It’s good to bake bread

As some of you may know, my latest cooking interest is bread. Inspired by the Food network and such anime as Yakitate Japan, my epic adventures began with my trusty copy of Joy of Cooking. I started with “White bread”.

It was exciting. Words cannot describe the abject wonder I beheld before my eyes. It was my first yeast bread, and the fluffiness and mystical yeast-powered rise felt like a magic trick that I would love repeating. I had the same feeling the first time I processed my first roll of black and white film. In hindsight, I didn’t knead the dough long enough, and was too impatient for the last rise, so the bread ended up being a little dense and the structure a little too fine. Anyway, I’ve baked several times since then.

I made the above loaf with whole wheat flour, so I could pretend to be all healthy and “artisan-like”. I used 5 cups of whole wheat and 1 cup of all-purpose, if memory serves. This bread was reasonably flavorful, but I think the heaviness of the whole-wheat flour prevented the dough from developing a higher rise, so it was somewhat dense too (though not as dense as the first loaf). I used the same recipe as “white bread”, with just the flour substitution.

The above loaf was done with a recipe taken from the very same inspiring anime. This was the “easy” recipe that” even the producers of the show” could handle. The strange thing about this recipe is that it’s baked in a rice cooker. Again, I used the whole wheat flour, and the result was crusty, but moist. Again, I was a little impatient and the final rise was a little short.

I’ve baked other loaves too… but I only *occassionally* feel the need to take pictures. You might feel that I already have too many pictures, but this is my blog, isn’t it? 😉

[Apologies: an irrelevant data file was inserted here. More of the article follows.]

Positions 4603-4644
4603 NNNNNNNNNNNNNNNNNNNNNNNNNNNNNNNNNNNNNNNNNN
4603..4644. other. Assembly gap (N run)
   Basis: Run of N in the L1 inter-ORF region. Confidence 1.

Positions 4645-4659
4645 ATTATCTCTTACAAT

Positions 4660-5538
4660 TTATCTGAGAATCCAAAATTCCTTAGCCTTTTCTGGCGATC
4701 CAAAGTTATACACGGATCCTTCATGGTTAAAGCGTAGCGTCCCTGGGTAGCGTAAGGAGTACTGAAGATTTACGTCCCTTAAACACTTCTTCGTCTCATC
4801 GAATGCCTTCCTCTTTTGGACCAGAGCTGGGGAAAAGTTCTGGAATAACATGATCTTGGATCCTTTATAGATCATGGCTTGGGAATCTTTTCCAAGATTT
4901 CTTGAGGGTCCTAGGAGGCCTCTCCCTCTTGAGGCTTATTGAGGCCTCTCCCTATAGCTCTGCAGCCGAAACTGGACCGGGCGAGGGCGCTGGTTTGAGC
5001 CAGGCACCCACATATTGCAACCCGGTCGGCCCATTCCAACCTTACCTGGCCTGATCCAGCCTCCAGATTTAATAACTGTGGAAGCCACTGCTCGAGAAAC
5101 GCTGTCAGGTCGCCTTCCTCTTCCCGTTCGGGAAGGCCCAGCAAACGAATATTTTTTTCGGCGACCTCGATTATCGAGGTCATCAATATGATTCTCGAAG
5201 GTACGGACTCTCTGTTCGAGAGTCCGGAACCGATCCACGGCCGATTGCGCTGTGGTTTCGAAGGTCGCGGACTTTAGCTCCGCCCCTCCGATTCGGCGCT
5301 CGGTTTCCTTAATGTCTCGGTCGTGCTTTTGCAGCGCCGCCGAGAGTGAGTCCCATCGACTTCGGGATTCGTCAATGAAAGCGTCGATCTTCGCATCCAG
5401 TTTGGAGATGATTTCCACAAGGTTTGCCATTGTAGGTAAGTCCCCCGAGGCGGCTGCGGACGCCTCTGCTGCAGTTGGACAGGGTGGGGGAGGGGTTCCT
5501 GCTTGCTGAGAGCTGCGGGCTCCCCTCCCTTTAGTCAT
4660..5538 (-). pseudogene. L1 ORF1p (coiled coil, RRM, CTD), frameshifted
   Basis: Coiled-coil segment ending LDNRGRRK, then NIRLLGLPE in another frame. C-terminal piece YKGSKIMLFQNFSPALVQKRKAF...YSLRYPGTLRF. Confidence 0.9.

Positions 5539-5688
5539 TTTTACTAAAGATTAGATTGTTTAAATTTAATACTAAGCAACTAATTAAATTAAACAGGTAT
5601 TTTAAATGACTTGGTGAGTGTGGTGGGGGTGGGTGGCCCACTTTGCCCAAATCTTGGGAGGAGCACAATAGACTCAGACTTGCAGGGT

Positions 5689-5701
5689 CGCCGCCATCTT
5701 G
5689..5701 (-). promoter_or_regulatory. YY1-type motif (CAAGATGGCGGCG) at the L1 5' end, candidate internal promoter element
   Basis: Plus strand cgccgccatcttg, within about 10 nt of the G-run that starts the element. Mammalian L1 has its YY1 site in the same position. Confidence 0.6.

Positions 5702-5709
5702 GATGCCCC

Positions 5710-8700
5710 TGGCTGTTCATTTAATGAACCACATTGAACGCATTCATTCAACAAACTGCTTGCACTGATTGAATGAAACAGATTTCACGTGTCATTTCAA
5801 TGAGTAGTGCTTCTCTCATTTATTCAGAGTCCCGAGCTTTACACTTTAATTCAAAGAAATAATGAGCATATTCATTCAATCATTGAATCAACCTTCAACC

This is my latest bread “creation”. It’s the challah recipe in Joy of Cooking, with 50% whole wheat flour. The loaves don’t look as richly golden as I had hoped, but my oh my, the taste is good. You can see that the loaves are a little squashed and the braids aren’t as round as they should be, and I’m not really sure why. I do know that the dough was pretty sticky even after I finished kneading, but I did knead as long as I was supposed to, and it was indeed pretty elastic. The texture this time is the best I’ve ever done. It’s smooth, moist, and elastic. The crust is nice and crispy but not like the tough armor that many “artisan” breads have. It is that tough baked cladding that I never want in my bread, since it tends to hurt my gums when I bite in.

Anyway, do let me know if you have any tips. I’d like to bake alongside someone who is actually *good* at making bread, so I know where to adjust my technique.



  1. Do you have Solar Hands?

  2. Sadly, no. Though, with training, I may achieve the Solar Gauntlets.